Album Review: II: Campaign of Extermination – Blood of the Wolf

blood of the wolf

Many fantastic bands have come out of Chicago over the years, from Macabre to Cianide to Cardiac Arrest.  Fortunately the city is proving to sustain its consistency of solid bands. Today we will focus on a relatively newer act which was formed in 2013 from alumni of bands such as Dead for Days and Worms Inside.  Please give your attention to black/death metal tyrants Blood of the Wolf, with their sophomore album titled II: Campaign of Extermination. After my first couple of listens to this album I began doing some research, and was surprised to discover that they are self-releasing their albums. Record labels should start submitting offers to Blood of the Wolf – it would be a shame to miss out on them!

The first couple of tracks feature a strong backbone reminiscent of Polish behemoths Vader, and shows Blood of the Wolf wasting no time on their campaign, as they hit hard and fast.  The second track, aptly titled “Campaign of Extermination”, is an all out pummeling force of solid death metal with some strong icy leads. My interests continue to be piqued from there, with other influences like Necrophobic, Dissection or God Dethroned beginning to shine through.  It’s nice to hear an American band patch together influences from all over Europe yet maintain a sound that is unique to them. You won’t listen to this and say it sounds identical to any one of the aforementioned bands, no – you’ll listen to this and say that it sounds like Blood of the Wolf.

I’ve heard numerous bands attempt to emulate this style over the years, but aside from the originators, very few have managed to grab my attention like Blood of the Wolf has. This album is bursting at the seams with memorable riffs, leads and lyrics that I’ll be belting out in the shower for years to come. Spitting in the face of tedium, Blood of the Wolf cultivates a strong approach to their songwriting – throughout not only a song but an entire album, never focusing too much on an idea.  There are a great deal of alternations between venomous thrashing, bitter somberness, crushing death and gorgeous acoustic sections. Complimented by blasting precision percussion, abysmal bellows and blustery shouts reminiscent of the deadliest of southern storms (known as Alex Camargo); this is a band that knows exactly who they are and show that proudly in an electrifying fashion of no less than 300 kilovolts.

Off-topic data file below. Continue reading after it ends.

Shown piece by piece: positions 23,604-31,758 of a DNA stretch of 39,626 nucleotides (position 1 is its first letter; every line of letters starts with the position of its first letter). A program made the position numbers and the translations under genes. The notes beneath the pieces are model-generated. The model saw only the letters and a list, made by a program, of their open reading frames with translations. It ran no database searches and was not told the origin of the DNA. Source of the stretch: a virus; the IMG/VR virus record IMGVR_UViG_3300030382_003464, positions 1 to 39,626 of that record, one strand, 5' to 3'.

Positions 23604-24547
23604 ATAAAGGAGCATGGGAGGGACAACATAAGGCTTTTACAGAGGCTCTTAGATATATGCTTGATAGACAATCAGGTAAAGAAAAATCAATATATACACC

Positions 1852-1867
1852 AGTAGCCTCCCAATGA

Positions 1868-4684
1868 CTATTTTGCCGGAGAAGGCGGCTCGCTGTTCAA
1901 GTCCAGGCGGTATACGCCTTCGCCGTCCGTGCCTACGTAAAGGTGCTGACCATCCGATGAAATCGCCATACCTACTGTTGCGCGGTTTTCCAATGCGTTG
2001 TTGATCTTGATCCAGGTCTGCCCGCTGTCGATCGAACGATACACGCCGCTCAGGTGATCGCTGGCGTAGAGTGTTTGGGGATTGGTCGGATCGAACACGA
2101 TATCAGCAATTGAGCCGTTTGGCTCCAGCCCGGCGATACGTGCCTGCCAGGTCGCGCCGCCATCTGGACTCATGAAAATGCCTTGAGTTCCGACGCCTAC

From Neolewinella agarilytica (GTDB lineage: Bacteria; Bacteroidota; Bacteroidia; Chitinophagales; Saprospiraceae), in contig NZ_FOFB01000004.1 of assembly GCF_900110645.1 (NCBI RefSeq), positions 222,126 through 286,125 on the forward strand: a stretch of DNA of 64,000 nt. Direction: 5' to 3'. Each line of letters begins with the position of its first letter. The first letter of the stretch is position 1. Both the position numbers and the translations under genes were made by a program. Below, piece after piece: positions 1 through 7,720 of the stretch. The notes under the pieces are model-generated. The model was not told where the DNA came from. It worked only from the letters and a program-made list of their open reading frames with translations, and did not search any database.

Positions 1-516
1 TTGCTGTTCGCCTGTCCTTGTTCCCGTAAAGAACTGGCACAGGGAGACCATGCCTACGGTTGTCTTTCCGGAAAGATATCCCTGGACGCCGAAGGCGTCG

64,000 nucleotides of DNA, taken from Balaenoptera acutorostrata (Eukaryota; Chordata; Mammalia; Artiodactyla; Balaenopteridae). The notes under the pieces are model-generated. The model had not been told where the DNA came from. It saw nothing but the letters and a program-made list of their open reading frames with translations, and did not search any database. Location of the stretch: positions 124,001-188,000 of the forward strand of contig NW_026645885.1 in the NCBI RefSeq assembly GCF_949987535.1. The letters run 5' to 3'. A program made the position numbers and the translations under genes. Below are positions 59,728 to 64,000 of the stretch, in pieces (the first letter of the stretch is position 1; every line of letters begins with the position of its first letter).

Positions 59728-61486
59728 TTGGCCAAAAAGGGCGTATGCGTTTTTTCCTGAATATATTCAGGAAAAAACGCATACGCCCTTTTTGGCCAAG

II: Campaign of Extermination is a well polished, well executed album that should have no issue in pleasing fans of any of the influential bands mentioned in this review.  There is absolutely nothing new here, and that doesn’t matter. All I expect from bands is some good, solid extreme metal that keeps my interest. Here you get precisely that – eight songs that stand apart from each other – not one song sounds like any of the others.  If you were to hear this without any prior knowledge of the band or the album (for instance, at a friends house and they played it) I wouldn’t blame you for thinking this was a Nuclear Blast release that you’d somehow missed. Therefore, I reiterate to anyone with a record label, give this band priority!  I look forward to seeing Blood of the Wolf grow; with this album being a good indication of what they are capable of I see a very bright future for them.


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